Phosphorus (P) is the 15th element of the Periodic table and the 12th most abundant element in Earth’s crust. Chemically, it is classified as a non-metal. It has two major elemental forms – white and red phosphorus, and neither of the two occurs naturally due to their immense reactivity. At room temperature, this element is a colorless, transparent solid that gently glows in the dark.
However, this simple, mechanistic description doesn’t grasp the power and importance of this element, especially when carbon-based life is concerned. Phosphorus is one of the crucial elements that sustain life on our lovely planet. When it joins up with four oxygen atoms, it creates a phosphate ion (PO43-). This simple combination of five atoms is an integral component of many essential molecules, including nucleic acids, ATP, and phospholipids.
A bit of history
Phosphorus was first isolated in the 17th century by a German merchant named Hennig Brandt. Alchemy was quite popular at the time among the educated middle and upper class, and the discovery of this element is actually an unexpected outcome of Brandt’s quest for the Philosopher’s stone. After boiling and distilling 50 buckets of urine, Herr Brandt ended up with a strange substance that could glow in the dark – white phosphorus. He hid his discovery for about six years, hesitant to show it to his colleagues, as intellectual theft was common amongst alchemists.
Brandt’s hesitance proven to be justified, not because the people weren’t ready for his incredible discovery, but because his colleagues were quick to use it to earn some silver entertaining European nobility with the light show. The phosphorescent glow is a result of oxygen reacting with phosphorus ions and creating short-lived molecules – HPO and diphosphorus dioxide (P2O2). These molecules emit a faint, greenish glow that is visible in the dark. Because of its luminescence, this element was given the Greek name phosphoros (Φωσφόρος) meaning the bringer of light, as a reference to the planet Venus.
Phosphorus in the industry
During the years following Brandt’s discovery, phosphorus was mostly used for arguable medical practices. That was until the second half of the 18th century, after the discovery that bones contain significantly more phosphorus than urine. Instead of an arduous task of extracting a tiny amount of this element from gallons of urine, now people could produce phosphorus in abundance cheaply and simply.
The highly reactive white phosphorus is flammable when exposed to air – a very useful quality for the production of matches and various military equipment (bombs, grenades, artillery shells, etc.). By the middle of the 20th century, phosphorus already achieved its famous, gruesome reputation, wreaking havoc in European cities during WW1 and WW2. Luckily, after WW2, the use of phosphorus was limited in weaponry, and people started exploring more pacifistic uses for this element. Today, the largest portion of phosphorus compounds we make goes to the production of fertilizers.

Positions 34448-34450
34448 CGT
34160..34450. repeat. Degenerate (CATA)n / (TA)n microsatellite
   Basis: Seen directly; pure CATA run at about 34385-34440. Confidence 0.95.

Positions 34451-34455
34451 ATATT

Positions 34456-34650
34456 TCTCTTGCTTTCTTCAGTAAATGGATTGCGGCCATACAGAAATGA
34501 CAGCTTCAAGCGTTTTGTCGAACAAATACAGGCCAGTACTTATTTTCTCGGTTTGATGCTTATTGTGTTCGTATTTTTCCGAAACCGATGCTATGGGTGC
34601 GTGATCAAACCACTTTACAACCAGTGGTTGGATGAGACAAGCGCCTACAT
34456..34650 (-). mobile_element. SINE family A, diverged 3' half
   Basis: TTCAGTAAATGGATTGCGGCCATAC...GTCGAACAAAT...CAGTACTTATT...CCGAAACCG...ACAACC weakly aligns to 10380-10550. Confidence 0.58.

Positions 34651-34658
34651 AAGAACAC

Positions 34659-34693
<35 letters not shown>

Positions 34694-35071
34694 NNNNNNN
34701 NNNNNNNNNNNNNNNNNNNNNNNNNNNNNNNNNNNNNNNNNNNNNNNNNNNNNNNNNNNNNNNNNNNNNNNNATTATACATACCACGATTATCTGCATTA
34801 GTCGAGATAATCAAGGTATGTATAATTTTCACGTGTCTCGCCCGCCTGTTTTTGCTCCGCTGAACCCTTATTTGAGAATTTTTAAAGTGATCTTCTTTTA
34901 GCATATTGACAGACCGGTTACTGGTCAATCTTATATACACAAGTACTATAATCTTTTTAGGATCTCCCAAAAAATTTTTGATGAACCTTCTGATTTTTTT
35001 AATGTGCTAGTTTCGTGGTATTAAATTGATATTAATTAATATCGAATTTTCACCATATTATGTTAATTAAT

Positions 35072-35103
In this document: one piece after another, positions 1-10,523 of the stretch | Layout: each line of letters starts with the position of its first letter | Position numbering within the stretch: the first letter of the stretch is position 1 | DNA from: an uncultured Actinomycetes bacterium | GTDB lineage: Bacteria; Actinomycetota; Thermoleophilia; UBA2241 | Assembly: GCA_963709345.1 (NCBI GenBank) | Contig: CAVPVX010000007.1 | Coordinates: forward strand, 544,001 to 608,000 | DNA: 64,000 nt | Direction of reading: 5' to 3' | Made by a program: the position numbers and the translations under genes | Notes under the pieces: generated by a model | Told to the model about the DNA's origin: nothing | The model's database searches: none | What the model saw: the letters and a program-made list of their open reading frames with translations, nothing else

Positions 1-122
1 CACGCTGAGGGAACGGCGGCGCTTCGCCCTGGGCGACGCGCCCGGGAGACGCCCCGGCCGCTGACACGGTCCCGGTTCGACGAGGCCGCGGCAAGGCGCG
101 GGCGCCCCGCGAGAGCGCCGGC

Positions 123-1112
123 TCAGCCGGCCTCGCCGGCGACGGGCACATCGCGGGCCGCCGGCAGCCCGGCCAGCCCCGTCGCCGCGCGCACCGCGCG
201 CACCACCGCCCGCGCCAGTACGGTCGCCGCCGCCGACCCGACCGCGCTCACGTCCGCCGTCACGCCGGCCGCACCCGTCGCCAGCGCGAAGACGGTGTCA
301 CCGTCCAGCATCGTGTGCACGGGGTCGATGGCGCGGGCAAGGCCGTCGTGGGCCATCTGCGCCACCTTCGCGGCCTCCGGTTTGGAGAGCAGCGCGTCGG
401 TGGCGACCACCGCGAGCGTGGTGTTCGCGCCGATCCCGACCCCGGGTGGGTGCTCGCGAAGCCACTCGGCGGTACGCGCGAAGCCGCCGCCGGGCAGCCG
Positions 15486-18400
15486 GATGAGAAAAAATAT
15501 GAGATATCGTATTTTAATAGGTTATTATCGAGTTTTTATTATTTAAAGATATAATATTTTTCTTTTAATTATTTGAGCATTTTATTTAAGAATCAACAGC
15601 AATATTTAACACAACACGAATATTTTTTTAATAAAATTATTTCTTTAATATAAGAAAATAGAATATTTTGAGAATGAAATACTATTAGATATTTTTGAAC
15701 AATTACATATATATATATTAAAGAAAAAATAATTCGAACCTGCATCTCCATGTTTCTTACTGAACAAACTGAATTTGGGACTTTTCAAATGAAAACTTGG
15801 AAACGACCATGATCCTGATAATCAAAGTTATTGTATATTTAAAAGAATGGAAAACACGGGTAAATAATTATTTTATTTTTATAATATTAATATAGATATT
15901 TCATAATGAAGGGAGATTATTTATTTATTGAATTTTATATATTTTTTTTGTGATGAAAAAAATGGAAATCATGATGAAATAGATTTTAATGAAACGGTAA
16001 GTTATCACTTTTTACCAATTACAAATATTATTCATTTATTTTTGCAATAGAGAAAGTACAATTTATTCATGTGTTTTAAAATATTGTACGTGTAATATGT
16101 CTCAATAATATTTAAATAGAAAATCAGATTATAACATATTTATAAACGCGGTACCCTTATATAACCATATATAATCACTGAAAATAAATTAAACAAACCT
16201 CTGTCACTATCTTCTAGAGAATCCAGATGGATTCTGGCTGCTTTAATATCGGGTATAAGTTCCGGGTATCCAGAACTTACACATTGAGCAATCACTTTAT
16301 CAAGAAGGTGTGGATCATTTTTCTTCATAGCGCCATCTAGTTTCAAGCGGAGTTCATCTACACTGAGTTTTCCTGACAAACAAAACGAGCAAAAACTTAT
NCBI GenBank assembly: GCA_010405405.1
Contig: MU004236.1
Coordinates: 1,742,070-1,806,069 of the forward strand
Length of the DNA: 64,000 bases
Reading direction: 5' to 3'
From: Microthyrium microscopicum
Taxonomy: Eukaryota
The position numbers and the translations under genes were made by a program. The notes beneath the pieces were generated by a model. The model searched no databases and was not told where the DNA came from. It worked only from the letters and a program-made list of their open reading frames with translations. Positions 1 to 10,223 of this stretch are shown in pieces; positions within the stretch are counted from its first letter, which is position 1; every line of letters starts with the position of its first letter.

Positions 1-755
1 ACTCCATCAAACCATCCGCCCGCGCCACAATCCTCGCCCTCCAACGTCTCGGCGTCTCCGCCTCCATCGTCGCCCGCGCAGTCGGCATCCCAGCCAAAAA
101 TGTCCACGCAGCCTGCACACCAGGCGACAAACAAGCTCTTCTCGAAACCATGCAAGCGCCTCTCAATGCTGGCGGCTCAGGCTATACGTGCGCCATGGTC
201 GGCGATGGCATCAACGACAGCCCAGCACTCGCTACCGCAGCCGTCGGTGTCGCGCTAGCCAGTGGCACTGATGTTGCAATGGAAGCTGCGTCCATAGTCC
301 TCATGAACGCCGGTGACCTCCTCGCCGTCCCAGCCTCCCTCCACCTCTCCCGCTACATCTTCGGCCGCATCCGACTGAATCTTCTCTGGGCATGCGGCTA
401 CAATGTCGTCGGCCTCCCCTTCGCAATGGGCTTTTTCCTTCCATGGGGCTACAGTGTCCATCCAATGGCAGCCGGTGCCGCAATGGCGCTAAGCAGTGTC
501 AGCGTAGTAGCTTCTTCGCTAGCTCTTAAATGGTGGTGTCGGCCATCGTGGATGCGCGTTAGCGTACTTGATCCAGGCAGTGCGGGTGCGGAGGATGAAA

Why is phosphorus important to plants?
From the perspective of plant physiology, phosphorus is one of three primary macronutrients, along with nitrogen and potassium (NPK). It makes up about 0.2-0.8% of the plant’s dry mass. However, don’t let this seemingly small percentage fool you – this element is an important part of many essential compounds vital for plant growth, development, and reproduction.
The specific role of phosphorus in plants has a lot to do with the structure of its ions. Phosphate ions have four oxygen atoms, out of which three can form various types of chemical bonds (hydrogen, ionic and covalent bonds). Being able to connect with many elements in different ways, phosphorus is a structural component of many important compounds:
- Phospholipids – key components of the plasma membrane
- Nucleic acids – DNA and RNA
- Nucleotides – AMP, ADP, ATP, GTP, UTP
- Coenzymes – NAD, NADP, FAD, FMN
- Sugar phosphates
- Phytates – reserves of phosphorus in the seeds
- Phosphatidyl derivatives – lecithin, choline
- Esters of phosphoric acid
Summary of phosphorus’ most important functions in plants:
- As one of the main components of phospholipids, phosphorus is vital for active transport through cell membranes
- Compounds included in the Krebs’ cycle, glycolysis and WDH pathway (like phosphate esters and phosphorylated sugars) contain phosphorus, so this element also plays a role in photosynthesis and respiration
- Carbohydrate and protein metabolism depends on the phosphorus content, and a deficiency usually leads to an increased concentration of low-molecular-weight compounds in plant tissues and low-quality yields
- It is essential for starch production and transport of photosynthates (products of photosynthesis)